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Governor Andrew Cuomo signed legislation on Monday morning further decriminalizing marijuana use in New York state — a moved praised by Queens lawmakers as a step to balance the scales of criminal justice in the borough.

The new law will reduce the penalty for unlawful possession of marijuana to a violation punishable by a fine, and by creating a process for individuals who have been convicted for possessing small amounts of marijuana to have their records expunged.

“Communities of color have been disproportionately impacted by laws governing marijuana for far too long, and today we are ending this injustice once and for all,” Cuomo said. “By providing individuals who have suffered the consequences of an unfair marijuana conviction with a path to have their records expunged by reducing draconian penalties, we are taking a critical step forward in addressing a broken and discriminatory criminal justice process.”

Cuomo first proposed the further decriminalization of marijuana in 2013, and again in the 2020 budget. The bill will take effect in 30 days.

“This is a step in the right direction,” Councilman Donovan Richards wrote on Twitter. “We still have a lot more work to do to ensure that black and brown communities get marijuana justice. America’s drug war has only destabilized communities of color.”

Councilman Rory Lancman, the chair of the Committee on the Justice System, had declared in June 2018 that, “No one should ever be arrested for smoking marijuana, period.” He applauded the Cuomo signing.

“Marijuana enforcement has unjustly targeted brown and black New Yorkers, and decriminalizing marijuana use is a meaningful step forward that will keep thousands of people out of our criminal justice system,” Lancman said. “I thank Governor Cuomo and the legislature for making this important progress, and working to right the wrongs of the past.”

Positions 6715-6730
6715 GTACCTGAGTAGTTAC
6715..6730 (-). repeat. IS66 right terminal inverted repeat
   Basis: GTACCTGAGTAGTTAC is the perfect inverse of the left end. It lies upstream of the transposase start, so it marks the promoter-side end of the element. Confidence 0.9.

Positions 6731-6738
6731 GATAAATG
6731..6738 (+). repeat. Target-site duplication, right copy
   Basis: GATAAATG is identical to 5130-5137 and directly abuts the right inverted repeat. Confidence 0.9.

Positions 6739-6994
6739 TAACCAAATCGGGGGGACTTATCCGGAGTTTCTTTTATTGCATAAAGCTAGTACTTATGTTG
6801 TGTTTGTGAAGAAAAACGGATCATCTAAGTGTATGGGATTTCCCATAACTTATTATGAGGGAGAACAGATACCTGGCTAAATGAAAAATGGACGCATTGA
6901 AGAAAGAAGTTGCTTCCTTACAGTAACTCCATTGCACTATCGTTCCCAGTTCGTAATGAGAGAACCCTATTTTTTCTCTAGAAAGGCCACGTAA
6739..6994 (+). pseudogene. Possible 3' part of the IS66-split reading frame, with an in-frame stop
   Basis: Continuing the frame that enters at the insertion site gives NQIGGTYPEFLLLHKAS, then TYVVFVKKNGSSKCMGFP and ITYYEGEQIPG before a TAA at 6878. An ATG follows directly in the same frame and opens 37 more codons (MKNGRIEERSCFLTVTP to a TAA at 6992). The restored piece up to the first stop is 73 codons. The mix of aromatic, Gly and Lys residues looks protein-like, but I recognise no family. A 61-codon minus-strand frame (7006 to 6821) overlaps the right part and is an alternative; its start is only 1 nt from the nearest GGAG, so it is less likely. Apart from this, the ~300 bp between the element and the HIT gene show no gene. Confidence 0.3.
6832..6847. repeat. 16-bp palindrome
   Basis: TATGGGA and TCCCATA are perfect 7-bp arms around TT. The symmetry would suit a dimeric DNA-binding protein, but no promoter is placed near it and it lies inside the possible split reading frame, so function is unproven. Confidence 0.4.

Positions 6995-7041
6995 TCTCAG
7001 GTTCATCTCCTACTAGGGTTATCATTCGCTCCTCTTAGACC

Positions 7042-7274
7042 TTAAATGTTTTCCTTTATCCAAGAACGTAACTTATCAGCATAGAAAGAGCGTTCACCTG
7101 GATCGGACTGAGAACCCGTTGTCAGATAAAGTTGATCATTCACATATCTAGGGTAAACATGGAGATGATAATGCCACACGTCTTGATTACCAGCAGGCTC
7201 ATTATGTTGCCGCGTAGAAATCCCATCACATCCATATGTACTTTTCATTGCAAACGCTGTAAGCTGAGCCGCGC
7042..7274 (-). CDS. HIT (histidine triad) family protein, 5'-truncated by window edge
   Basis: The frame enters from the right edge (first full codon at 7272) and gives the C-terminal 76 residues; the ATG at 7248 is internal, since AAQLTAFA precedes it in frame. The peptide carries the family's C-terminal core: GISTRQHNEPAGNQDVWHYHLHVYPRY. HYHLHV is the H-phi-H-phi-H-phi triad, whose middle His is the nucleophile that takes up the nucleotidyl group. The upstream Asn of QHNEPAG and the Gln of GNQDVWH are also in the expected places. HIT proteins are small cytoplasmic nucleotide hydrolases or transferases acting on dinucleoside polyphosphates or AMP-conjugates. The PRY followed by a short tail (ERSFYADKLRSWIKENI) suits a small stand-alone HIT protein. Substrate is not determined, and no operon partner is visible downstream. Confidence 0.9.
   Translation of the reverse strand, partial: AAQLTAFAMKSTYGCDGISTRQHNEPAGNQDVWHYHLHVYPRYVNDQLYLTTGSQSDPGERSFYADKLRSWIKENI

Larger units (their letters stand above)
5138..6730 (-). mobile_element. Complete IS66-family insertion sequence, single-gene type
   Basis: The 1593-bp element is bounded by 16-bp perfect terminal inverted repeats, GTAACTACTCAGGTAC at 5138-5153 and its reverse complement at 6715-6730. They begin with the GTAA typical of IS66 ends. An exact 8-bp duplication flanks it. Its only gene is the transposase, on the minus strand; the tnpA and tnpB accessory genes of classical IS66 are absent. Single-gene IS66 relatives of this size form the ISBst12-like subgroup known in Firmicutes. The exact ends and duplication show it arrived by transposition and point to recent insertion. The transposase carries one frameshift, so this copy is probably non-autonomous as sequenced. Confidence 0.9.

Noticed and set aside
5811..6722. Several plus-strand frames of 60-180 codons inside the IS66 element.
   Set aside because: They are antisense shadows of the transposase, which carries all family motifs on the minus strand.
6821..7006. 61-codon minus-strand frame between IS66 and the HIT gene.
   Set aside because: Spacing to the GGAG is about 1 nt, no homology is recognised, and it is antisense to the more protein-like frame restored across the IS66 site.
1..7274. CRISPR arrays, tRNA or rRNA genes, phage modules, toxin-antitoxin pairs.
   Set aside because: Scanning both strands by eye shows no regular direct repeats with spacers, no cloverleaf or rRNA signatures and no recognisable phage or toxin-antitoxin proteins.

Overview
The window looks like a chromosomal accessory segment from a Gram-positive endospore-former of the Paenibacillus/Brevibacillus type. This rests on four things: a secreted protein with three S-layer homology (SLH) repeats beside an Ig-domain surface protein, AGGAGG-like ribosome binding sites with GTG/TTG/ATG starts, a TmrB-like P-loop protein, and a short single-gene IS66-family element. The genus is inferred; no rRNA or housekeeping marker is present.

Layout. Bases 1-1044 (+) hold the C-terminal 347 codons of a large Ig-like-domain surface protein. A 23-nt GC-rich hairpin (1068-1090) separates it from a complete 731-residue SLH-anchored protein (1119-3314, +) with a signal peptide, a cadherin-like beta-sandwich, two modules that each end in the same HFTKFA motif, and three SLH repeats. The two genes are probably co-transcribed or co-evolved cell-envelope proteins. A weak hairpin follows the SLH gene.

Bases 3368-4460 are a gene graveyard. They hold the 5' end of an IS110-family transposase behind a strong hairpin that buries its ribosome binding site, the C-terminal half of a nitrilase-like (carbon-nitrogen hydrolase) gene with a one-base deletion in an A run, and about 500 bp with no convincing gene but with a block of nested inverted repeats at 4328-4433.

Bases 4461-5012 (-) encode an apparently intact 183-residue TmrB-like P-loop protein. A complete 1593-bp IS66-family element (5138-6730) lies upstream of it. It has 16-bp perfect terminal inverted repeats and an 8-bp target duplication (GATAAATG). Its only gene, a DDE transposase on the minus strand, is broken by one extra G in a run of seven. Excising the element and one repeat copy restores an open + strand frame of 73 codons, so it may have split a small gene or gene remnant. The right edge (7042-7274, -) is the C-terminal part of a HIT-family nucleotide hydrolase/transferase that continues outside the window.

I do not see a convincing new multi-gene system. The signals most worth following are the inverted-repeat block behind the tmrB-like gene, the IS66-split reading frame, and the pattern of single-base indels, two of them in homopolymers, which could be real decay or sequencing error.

The Legal Aid Society says Cuomo enacting marijuana decriminalization into law does not go far enough.

“While in some regards this legislation is a step forward, including its automatic expungement of low-level marijuana charges, it still fails to address the radically disparate enforcement of marijuana possession laws or any of the collateral consequences created by marijuana prohibition that almost exclusively affect black and Latinx communities,” The Legal Aid Society Staff Attorney Emma Goodman said. “Under this statute, for basic marijuana possession, our clients will continue to face parole and probation violations, continue to live in fear of immigration detention and deportation, and continue to be at risk of being separated from their family by an adult or child protective agency.”

In conclusion, Goodman said, “All of the collateral consequences of marijuana criminalization that harm communities of color will continue to exist. We hope that next year Albany finally enacts the Marijuana Regulation and Taxation Act, legislation that will address these historic problems that continue to plague our clients and other New Yorkers of color on a daily basis.”

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